Last night I spent some time at the memorial for the shooting victims in Aurora, CO. It was in the corner of a vacant lot across from the Century 16 theater. The ground was dry and barren, except for the oasis of flowers, balloons, flags, and candles.
I experienced somewhat of a split personality feeling as part of me was drawn to the photographic oppportunites, and took in the lighting and composition of what was going on. At other times, the camera was shut off and hanging reverently at my side as I observed others and reflected on my own feelings about what had happened.
A tall wooden cross stood prominently on the street corner lit by candles and flashlights at its base. People seemed drawn there and would place their hands on it together while they bowed their heads in silent thought or prayer. Out of the darkness, a voice slowly rose above the cacophony of nearby traffic mixed with the news station generators, repeating short phrases of faith to a simple tune. Soon others joined, and the resulting chorus of strangers singing an impromptu hymn on the corner of a busy city street was one of the most beautiful things I have ever heard. The voice of the girl in the photo carried slightly above the rest in a hauntingly angelic way, and was a powerful demonstration of singing talent backed by deep emotion.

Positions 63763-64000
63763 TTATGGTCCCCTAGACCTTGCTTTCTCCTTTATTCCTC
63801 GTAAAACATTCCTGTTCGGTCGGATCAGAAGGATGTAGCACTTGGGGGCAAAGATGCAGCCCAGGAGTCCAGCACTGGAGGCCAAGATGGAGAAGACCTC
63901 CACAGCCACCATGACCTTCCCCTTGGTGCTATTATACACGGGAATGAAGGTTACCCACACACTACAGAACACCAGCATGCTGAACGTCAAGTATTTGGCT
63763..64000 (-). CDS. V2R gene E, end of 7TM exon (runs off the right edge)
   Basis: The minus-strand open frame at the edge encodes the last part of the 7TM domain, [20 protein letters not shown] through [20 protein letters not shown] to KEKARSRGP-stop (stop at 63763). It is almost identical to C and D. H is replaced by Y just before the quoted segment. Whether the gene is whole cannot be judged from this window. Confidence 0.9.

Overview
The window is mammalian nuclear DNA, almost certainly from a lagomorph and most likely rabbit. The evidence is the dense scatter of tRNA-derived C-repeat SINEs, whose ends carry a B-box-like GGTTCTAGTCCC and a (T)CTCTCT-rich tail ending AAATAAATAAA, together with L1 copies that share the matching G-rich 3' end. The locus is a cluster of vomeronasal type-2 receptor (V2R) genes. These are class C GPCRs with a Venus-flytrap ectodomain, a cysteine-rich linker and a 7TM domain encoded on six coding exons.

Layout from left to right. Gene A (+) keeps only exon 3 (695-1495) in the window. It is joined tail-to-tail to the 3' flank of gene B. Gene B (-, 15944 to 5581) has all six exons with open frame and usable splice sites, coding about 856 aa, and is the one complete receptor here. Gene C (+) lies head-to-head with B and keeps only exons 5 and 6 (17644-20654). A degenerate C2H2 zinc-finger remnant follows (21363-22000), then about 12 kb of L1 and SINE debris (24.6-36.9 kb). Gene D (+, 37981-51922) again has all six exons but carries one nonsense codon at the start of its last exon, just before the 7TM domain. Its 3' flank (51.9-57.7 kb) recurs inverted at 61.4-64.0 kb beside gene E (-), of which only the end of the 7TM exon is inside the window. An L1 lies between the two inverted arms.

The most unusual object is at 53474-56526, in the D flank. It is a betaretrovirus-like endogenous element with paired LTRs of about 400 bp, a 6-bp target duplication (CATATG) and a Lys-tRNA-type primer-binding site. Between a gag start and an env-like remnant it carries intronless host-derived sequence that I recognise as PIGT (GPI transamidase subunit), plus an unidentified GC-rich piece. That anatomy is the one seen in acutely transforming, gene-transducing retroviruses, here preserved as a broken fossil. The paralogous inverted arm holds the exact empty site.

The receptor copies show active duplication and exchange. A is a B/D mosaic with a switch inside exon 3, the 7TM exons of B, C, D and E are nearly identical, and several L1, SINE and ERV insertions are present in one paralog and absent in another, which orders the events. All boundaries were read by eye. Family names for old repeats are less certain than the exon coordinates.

It was a moving experience, and one that I was glad to share with those strangers brought together by a terrible event.